Why is Sleep Important for Teens?
Their Thinking and Academic Achievement
The benefits that sleep has on the brain is immense. Proving attention and memory will helping their analytical thoughts by making thinking sharper. It is recognized as the most crucial information when it comes to consolidating learning.
When we know the importance of sleep on their brain function, it becomes easy to see why teenagers who are not getting enough sleep tend to suffer from excessive drowsiness and lack of attention, which can truly impact their academic performance.
Teenage Emotional Health
Almost everyone has experienced the effect of lack of sleep on their mood. Experiencing increased irritability, leading to an array of emotional reactions. Over time, the consequences of this can be even more significant for teenagers as they become independent, with more responsibilities and developing new social relationships.
Therefore, when they experience loss of sleep, they are negatively affected in their emotional development. Resulting in an increased risk of personal conflicts, along with much more severe mental health problems.
The following types of mental health disorders linked to poor sleep are anxiety, depression, and bipolar disorder. Sleep deprivation in teens has also been linked to the increased risk of them going through with suicide due to levels of stress. Therefore, by improving adolescents sleep will play a role in the prevention of mental health disorders occurring or will reduce any symptoms they experience. Keep reading below…
Physical Health and Development
During sleep, our body virtually contributes to the function and effectiveness of every system within us. By empowering our immune system, regulating our hormones, and ensures our muscles and tissue recovery.
During adolescence, substantial physical development occurs, which will negatively be affected by a lack of sleep. For example, researchers found adolescents who fail to get enough sleep to have a troubling metabolic profile. Putting them at a higher risk of developing diabetes and having long-term cardiovascular problems.
Decision-Making, leading to Risky Behaviour
When sleep deprivation occurs, frontal lobe development can be affected. The part of our brain that is critical to controlling any impulsive behaviour. Not be surprising, numerous studies found older teenagers not getting enough sleep are more likely to engage in high-risk behaviour. For example, drunk driving, texting while driving, riding a bicycle without a helmet, and failing to use a seatbelt. The use of both drugs and alcohol also increases, smoking more, during a taking part in risky sexual behaviour. With sleep-deprived teenagers being involved in fights and owning a weapon. All increasing due to this irritating behaviour for teens who get too little sleep.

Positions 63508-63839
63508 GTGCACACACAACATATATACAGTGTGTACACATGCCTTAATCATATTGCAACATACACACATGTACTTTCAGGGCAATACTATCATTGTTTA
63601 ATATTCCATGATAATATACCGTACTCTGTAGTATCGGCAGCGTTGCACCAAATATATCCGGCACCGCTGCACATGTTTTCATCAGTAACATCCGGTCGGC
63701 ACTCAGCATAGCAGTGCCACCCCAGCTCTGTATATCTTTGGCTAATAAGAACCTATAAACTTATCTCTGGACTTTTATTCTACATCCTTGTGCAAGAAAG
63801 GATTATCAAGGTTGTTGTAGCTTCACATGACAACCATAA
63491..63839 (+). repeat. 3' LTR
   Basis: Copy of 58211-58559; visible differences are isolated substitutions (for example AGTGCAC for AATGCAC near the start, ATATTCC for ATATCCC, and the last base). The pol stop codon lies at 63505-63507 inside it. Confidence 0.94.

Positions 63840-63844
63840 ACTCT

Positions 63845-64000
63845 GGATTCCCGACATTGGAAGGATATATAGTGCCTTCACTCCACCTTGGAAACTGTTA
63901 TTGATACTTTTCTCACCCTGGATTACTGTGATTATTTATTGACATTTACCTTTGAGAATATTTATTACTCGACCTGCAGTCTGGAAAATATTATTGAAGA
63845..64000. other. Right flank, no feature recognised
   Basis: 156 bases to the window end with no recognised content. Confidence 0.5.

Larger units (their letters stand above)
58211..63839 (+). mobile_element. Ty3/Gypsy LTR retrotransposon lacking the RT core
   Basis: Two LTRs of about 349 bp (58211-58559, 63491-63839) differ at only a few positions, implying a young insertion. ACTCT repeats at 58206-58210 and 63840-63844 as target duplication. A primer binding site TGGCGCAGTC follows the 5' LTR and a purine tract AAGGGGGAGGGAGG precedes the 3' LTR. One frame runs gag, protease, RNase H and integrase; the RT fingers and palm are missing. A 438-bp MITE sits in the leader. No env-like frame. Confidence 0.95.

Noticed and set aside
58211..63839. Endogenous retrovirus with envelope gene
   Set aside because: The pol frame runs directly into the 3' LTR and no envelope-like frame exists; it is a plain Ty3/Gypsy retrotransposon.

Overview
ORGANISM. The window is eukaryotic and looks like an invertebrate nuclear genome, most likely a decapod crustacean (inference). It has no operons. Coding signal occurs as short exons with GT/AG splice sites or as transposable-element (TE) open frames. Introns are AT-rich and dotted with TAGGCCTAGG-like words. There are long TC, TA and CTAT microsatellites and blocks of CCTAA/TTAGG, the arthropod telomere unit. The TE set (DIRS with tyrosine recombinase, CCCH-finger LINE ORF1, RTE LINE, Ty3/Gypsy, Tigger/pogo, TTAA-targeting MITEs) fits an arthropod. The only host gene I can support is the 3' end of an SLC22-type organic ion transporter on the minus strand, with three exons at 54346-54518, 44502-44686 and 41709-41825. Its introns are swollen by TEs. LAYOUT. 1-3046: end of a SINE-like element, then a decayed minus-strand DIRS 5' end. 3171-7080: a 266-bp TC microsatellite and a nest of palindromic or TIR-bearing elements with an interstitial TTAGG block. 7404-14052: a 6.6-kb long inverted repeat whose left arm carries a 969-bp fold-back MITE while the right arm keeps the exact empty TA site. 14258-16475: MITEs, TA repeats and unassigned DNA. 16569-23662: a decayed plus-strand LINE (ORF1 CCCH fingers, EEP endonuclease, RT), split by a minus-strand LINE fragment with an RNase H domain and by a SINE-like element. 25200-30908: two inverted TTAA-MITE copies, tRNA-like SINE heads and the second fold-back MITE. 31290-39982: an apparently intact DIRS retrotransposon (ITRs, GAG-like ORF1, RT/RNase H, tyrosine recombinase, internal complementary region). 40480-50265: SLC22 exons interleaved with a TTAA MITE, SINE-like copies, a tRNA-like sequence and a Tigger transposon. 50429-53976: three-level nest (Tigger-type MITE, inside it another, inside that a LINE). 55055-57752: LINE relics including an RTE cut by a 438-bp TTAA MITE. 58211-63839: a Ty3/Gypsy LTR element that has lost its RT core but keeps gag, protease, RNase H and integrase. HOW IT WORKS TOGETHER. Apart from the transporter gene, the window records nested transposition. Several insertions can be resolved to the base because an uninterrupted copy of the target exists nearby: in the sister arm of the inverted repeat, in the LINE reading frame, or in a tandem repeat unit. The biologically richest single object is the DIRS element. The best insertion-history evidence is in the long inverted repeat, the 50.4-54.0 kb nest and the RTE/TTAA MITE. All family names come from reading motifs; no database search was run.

These behavioural problems have widespread effects on a teenager’s life. Harming their academic performance and relationships with their family and friends.
Accidents and Injuries
All this insufficient sleep in teenagers make them much more prone to accidental injury, even death in some unfortunate situation. The biggest and most particular concern is the elevated risk of accidents, resulting in drowsy driving. Studies found sleep deprivation reduces our reaction times significantly. The effects have proven to be equal to when the consumption of a significant amount of alcohol occurs. Meaning the impact on teens driving while drowsy amplifies itself. Due to the lack of driving experiences with a higher rate of distracted driving.
To speak about your teenager and their sleep and the concerns you may have about the, I wish to extend you the offer of a 15 min call with myself. Get the answer your family needs. You and your teenager will thank you for it later on. Believe me when I say it is not a phase and you certainly do not wish to take the gamble that it won’t impact them for the rest of their life due to bad decision that is made due to lack of sleep. It would be a terrible shame to allow this to occur when it can change path completely from having a great nights sleep.
Needing some answers…where now?
The help I can be offered is in the form of a 15, 30 or 60-minute sessions where chat sleep and share tips and advise on how to change their sleep. Or if the problem feels greater than that I offer a 4-week program where we work through it together to achieve the results we all wish for…great sleep. These are child sleep programs 4 – 15 years or adult sleep program aged 16+. I can help you teen get better sleep, read here